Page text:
I have a LC-1 W/B and A/F gauge in my car which can be output to a PC and used like the LM-1 unit.
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Old 01-03-2008, 06:32 PM
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After a little research on the pinout of the 9 pin RS-232 connector, I have deduced I can't get multiple inputs, such as AFR and RPM without a device, such as an LM-1. So much for cheaping out on that!

Here is where the AFR's were on the dyno, prior to the install of the RPM solenoid switch. Boost for this test was at about 6 PSI, not 7.5 as noted.
And, I will over the weekend check to make sure my blowoff valve is closed down under boost, and not cracking open. I hope the fix is so easy. We had some of that Minn weather here the past few days...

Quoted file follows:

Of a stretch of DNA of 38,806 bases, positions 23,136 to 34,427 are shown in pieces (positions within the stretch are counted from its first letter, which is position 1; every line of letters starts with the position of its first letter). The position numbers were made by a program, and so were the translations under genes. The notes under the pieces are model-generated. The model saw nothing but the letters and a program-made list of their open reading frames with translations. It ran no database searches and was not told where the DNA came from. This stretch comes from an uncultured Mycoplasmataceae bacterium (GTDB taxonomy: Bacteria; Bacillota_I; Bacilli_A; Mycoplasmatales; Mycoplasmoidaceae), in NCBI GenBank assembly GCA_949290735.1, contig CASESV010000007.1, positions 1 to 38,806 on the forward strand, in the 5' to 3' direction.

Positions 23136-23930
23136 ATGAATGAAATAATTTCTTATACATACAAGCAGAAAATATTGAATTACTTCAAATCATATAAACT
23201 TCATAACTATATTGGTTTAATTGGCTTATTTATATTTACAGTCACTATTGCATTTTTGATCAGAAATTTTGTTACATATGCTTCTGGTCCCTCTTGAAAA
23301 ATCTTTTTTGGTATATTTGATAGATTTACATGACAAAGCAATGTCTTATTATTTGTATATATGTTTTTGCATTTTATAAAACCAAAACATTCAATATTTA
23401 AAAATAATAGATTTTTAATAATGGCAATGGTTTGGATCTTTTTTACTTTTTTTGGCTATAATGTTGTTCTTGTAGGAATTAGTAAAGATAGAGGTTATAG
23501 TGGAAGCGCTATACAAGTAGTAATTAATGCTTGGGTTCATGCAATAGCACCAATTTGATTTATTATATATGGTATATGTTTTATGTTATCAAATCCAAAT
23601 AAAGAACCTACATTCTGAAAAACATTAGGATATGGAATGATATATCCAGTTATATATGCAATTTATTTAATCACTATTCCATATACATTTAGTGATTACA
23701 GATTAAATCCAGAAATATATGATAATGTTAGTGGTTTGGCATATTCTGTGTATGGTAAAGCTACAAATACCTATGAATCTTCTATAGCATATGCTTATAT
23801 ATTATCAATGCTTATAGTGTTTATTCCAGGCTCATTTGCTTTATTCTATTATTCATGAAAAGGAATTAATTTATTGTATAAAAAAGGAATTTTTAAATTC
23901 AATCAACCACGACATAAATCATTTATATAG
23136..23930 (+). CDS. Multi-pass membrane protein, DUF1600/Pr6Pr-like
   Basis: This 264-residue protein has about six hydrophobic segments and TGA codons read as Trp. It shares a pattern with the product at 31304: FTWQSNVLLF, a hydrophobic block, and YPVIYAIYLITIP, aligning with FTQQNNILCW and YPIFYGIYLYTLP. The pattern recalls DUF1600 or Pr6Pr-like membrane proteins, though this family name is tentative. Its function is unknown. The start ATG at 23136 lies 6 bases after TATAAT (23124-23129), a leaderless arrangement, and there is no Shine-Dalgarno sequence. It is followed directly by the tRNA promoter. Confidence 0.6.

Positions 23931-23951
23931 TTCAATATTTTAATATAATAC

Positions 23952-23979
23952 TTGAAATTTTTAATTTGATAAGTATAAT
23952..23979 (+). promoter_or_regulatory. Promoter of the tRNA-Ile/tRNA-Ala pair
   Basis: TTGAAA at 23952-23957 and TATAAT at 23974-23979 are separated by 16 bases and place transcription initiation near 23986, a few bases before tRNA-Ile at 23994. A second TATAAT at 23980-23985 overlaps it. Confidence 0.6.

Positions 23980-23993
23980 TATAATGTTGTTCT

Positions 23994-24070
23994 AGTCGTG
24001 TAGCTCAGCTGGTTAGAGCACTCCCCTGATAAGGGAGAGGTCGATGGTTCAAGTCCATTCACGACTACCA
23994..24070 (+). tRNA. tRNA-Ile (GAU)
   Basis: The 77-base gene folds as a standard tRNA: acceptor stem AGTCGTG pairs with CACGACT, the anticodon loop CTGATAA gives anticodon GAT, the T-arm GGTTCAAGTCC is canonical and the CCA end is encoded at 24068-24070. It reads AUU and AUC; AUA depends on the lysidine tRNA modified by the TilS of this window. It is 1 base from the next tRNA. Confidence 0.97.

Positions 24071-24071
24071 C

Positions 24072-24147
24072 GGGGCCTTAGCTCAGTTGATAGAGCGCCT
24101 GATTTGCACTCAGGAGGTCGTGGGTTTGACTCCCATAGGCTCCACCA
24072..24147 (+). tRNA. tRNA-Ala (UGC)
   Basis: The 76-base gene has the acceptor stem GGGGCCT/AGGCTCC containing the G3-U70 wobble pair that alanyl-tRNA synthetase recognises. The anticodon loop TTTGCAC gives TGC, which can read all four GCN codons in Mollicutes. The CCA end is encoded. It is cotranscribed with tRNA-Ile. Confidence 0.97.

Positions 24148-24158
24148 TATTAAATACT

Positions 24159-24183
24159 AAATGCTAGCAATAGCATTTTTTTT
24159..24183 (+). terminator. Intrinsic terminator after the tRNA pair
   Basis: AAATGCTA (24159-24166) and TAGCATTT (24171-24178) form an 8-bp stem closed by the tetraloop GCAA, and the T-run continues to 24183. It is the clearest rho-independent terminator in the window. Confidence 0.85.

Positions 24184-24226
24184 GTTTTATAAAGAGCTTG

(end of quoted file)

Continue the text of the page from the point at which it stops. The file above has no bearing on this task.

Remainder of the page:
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Old 01-04-2008, 03:52 AM
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Hmm...you don't happend to have boost curve as well? I guess curve marked "power" (piking curve) is actually torque curve and the thick curve is power curve?

The sheer look of your torque curve indicate a substantial boost spike. Your wastegate might be binding and all that excess boost is vented trough you pop-off valve.

1. Check wastegate for binding, grease it up if needed.
2. Close pop-off valve shut.
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Old 01-04-2008, 07:53 AM
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Goran:
I have the curves in another thread, which I will try to find in this forum. That thread is: BAE Install Dyno Data